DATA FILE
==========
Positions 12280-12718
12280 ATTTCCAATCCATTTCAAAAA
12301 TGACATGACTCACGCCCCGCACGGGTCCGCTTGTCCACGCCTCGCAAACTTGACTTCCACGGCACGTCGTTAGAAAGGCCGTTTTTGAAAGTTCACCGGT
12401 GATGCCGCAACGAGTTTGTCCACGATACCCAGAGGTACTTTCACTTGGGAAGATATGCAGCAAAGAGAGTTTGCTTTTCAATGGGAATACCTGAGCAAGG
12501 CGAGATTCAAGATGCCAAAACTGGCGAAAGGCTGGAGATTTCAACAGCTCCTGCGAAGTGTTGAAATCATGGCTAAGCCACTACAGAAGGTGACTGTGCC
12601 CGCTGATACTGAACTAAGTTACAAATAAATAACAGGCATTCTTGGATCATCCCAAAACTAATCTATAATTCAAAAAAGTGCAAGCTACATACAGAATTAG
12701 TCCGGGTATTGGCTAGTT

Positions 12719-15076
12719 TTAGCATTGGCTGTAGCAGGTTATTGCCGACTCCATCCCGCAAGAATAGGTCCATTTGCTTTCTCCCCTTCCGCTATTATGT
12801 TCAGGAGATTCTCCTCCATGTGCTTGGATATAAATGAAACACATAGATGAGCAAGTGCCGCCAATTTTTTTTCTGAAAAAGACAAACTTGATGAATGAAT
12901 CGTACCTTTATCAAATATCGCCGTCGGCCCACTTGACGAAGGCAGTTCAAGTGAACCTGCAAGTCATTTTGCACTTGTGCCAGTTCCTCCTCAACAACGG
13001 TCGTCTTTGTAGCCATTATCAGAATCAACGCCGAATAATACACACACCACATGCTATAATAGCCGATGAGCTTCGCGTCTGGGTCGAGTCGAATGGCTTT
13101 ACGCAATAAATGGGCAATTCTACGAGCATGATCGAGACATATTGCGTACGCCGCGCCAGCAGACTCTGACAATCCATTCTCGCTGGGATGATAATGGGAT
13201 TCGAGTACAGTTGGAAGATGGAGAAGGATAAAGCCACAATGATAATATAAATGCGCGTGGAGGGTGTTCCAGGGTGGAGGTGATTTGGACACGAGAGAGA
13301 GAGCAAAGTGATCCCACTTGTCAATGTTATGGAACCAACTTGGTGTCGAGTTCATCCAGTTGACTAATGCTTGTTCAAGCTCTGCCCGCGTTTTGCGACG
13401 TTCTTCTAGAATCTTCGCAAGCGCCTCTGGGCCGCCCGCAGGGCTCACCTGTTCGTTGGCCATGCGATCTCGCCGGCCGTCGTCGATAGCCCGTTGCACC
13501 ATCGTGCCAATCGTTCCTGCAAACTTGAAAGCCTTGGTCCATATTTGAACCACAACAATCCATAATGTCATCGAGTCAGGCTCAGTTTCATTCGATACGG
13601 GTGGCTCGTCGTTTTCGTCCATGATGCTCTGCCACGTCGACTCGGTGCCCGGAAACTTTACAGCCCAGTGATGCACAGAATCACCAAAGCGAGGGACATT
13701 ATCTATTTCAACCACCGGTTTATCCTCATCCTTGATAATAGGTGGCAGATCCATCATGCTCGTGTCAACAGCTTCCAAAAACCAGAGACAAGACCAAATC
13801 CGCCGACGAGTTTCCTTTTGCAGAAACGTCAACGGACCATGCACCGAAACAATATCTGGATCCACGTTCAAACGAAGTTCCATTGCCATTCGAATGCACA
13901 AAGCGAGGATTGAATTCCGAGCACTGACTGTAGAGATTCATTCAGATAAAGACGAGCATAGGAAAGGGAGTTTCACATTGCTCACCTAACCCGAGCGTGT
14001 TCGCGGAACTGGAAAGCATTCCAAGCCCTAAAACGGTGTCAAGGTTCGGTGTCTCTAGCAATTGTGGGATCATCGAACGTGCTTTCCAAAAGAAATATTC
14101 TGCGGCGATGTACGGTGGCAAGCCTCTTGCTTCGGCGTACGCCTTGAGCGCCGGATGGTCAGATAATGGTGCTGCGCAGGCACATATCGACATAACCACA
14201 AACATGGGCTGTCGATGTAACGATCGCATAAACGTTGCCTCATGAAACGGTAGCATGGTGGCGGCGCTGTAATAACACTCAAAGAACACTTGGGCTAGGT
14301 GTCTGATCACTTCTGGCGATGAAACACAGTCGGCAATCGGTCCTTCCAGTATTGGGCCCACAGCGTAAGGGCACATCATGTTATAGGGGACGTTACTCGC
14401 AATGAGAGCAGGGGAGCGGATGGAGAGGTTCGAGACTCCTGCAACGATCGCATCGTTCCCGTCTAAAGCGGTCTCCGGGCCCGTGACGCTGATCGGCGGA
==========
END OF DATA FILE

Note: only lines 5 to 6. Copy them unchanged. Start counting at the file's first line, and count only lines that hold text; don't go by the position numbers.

12501 CGAGATTCAAGATGCCAAAACTGGCGAAAGGCTGGAGATTTCAACAGCTCCTGCGAAGTGTTGAAATCATGGCTAAGCCACTACAGAAGGTGACTGTGCC
12601 CGCTGATACTGAACTAAGTTACAAATAAATAACAGGCATTCTTGGATCATCCCAAAACTAATCTATAATTCAAAAAAGTGCAAGCTACATACAGAATTAG